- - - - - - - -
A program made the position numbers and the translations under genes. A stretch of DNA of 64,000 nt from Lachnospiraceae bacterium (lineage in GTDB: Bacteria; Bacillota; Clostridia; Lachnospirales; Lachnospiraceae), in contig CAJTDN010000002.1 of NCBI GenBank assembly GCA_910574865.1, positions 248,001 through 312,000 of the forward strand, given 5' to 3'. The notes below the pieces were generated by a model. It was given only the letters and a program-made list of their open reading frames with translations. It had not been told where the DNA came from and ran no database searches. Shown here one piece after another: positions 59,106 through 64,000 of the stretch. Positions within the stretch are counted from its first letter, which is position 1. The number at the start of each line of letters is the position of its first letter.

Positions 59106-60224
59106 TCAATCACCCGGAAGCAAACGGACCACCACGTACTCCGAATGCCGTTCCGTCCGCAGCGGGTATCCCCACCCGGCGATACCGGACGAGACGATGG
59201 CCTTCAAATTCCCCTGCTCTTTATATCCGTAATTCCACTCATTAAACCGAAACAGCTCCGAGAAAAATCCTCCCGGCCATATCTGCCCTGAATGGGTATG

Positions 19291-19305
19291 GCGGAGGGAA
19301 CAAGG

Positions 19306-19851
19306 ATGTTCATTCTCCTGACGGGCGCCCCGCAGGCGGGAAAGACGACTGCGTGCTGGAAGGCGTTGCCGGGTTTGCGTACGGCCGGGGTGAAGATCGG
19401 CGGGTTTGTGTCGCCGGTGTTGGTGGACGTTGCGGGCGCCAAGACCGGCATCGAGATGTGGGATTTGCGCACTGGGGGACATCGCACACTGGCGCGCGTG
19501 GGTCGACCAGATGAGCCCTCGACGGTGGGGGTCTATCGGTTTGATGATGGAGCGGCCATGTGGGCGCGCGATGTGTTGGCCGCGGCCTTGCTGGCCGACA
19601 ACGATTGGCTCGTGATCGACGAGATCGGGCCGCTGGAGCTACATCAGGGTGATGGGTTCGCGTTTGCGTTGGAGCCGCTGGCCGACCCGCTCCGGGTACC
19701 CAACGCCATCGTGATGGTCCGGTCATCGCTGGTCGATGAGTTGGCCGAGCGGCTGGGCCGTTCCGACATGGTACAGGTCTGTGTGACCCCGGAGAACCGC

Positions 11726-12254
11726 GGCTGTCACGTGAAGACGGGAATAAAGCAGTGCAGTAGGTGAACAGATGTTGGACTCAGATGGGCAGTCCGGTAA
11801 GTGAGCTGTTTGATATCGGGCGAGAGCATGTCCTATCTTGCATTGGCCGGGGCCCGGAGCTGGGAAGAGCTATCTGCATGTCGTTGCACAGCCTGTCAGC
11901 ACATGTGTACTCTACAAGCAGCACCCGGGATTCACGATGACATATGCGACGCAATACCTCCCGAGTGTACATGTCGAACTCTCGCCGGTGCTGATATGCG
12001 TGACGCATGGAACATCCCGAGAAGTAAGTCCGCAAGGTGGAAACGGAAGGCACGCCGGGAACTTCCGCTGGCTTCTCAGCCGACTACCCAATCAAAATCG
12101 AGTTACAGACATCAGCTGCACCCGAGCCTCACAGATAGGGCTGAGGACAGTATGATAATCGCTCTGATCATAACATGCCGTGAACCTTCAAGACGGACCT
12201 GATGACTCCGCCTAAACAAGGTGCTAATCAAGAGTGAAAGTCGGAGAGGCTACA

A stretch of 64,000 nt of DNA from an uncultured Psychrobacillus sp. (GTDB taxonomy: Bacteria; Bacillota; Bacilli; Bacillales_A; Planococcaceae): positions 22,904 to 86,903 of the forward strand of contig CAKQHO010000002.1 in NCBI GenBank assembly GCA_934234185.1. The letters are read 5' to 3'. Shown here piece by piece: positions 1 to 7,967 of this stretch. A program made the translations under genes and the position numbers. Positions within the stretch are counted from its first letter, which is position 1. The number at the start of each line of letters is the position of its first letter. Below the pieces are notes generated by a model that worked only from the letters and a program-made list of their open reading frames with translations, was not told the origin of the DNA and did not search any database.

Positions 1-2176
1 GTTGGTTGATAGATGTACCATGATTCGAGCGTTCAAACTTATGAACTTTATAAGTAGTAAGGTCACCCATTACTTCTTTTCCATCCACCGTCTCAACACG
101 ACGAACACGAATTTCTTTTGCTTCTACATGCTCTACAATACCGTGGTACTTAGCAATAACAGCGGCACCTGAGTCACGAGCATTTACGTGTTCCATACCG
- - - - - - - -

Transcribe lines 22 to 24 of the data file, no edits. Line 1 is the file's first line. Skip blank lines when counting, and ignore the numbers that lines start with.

Positions 1-2176
1 GTTGGTTGATAGATGTACCATGATTCGAGCGTTCAAACTTATGAACTTTATAAGTAGTAAGGTCACCCATTACTTCTTTTCCATCCACCGTCTCAACACG
101 ACGAACACGAATTTCTTTTGCTTCTACATGCTCTACAATACCGTGGTACTTAGCAATAACAGCGGCACCTGAGTCACGAGCATTTACGTGTTCCATACCG